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Reviewed by: Andrea R (, 0) on 1/13/2022 12:33:38 AM
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The learner will trace the family history of a horse named Junior as they explore why he has the characteristic traits that he does. The lesson includes an interview with a horse breeder and demonstrates how traits are passed from generation to generation. The lesson makes it clear that each parent contributes to the traits of the offspring, demonstrating the Cross Cutting Concepts of "cause and effect".
MS-LS3-2 Develop and use a model to describe why asexual reproduction results in offspring with identical genetic information and sexual reproduction results in offspring with genetic variation.
Clarification Statement: Emphasis is on using models such as Punnett squares, diagrams, and simulations to describe the cause and effect relationship of gene transmission from parent(s) to offspring and resulting genetic variation.
Assessment Boundary: none
This resource appears to be designed to build towards this performance expectation, though the resource developer has not explicitly stated so.
Comments about Including the Performance Expectation
This is part of a larger unit called:
"Where'd You Get Those Genes?" from the California Foundation for Agriculture in the
Classroom. http://www.cfaitc.org/lessonplans/pdf/408.pdf It does an excellent job of
showing how the offspring in sexual reproduction are the results of obtaining genes
from both parents and how this leads to genetic variation.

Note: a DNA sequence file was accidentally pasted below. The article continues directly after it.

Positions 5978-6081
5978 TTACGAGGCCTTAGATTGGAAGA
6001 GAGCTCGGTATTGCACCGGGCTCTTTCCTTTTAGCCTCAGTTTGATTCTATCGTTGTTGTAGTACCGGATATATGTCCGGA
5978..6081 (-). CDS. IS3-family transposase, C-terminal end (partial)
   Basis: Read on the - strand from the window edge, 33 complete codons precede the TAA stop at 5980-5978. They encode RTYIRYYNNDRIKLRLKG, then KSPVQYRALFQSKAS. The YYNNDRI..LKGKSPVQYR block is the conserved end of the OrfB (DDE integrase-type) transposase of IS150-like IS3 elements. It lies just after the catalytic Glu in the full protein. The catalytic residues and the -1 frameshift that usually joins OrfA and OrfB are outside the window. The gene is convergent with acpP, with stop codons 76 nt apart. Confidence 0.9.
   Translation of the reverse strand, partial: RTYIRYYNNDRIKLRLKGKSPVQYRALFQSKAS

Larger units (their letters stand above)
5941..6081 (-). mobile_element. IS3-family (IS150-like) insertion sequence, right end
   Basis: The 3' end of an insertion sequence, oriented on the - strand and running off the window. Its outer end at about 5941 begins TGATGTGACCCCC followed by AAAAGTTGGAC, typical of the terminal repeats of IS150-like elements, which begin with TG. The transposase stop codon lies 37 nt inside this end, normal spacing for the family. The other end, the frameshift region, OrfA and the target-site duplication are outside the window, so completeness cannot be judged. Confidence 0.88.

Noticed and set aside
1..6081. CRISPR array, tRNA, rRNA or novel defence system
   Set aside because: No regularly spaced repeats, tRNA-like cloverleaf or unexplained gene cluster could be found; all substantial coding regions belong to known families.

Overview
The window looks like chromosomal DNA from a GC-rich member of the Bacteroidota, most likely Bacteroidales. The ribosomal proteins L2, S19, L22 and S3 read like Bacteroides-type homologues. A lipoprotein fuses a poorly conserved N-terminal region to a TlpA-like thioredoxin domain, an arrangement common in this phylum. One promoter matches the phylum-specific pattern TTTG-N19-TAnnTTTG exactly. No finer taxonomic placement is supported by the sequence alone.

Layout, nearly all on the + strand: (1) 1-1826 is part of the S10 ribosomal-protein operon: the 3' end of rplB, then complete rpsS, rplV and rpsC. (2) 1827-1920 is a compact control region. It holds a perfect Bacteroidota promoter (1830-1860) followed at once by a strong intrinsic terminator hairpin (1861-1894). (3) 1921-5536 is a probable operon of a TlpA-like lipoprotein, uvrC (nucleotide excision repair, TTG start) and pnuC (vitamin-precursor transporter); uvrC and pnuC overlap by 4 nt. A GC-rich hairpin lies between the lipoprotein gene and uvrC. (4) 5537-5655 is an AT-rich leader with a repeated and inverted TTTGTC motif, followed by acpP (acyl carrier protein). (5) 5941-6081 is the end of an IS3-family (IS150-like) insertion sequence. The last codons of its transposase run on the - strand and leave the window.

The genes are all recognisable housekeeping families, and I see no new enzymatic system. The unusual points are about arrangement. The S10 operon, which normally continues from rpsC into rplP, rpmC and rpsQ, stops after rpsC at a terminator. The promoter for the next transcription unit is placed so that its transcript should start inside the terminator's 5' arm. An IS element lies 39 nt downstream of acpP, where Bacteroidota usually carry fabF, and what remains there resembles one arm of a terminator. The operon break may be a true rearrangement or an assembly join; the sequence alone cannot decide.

This resource is explicitly designed to build towards this science and engineering practice.
Comments about Including the Science and Engineering Practice
The model used in this lesson is a Pedigree Chart/Family Tree and provides the students with an excellent visual display of data.
This resource appears to be designed to build towards this disciplinary core idea, though the resource developer has not explicitly stated so.
Comments about Including the Disciplinary Core Idea
The main objective of the activity is that the learner will explore how genetic make-up is received from both parents and is expressed by traits that can be predicted. The background information makes the connection that an offspring is the result of half of the genes acquired from both parents. The educator has to make the connection that with each offspring the random acquisition of genes produces siblings that will not be exactly alike, even though they are from the same parents. Additional teacher background information on horse coat and eye color can be found at http://colorgenetics.info/equine/eye-color-horses.
This resource was not designed to build towards this crosscutting concept, but can be used to build towards it using the suggestions provided below.
Comments about Including the Crosscutting Concept
This lesson should serve as the beginning of a study in the mechanism of gene transfer and variety in the offspring.
To firmly grasp the idea of "cause and effect" the educator needs to discuss how Junior’s parents have two different forms of a trait and so the effect is that Junior receives one of them.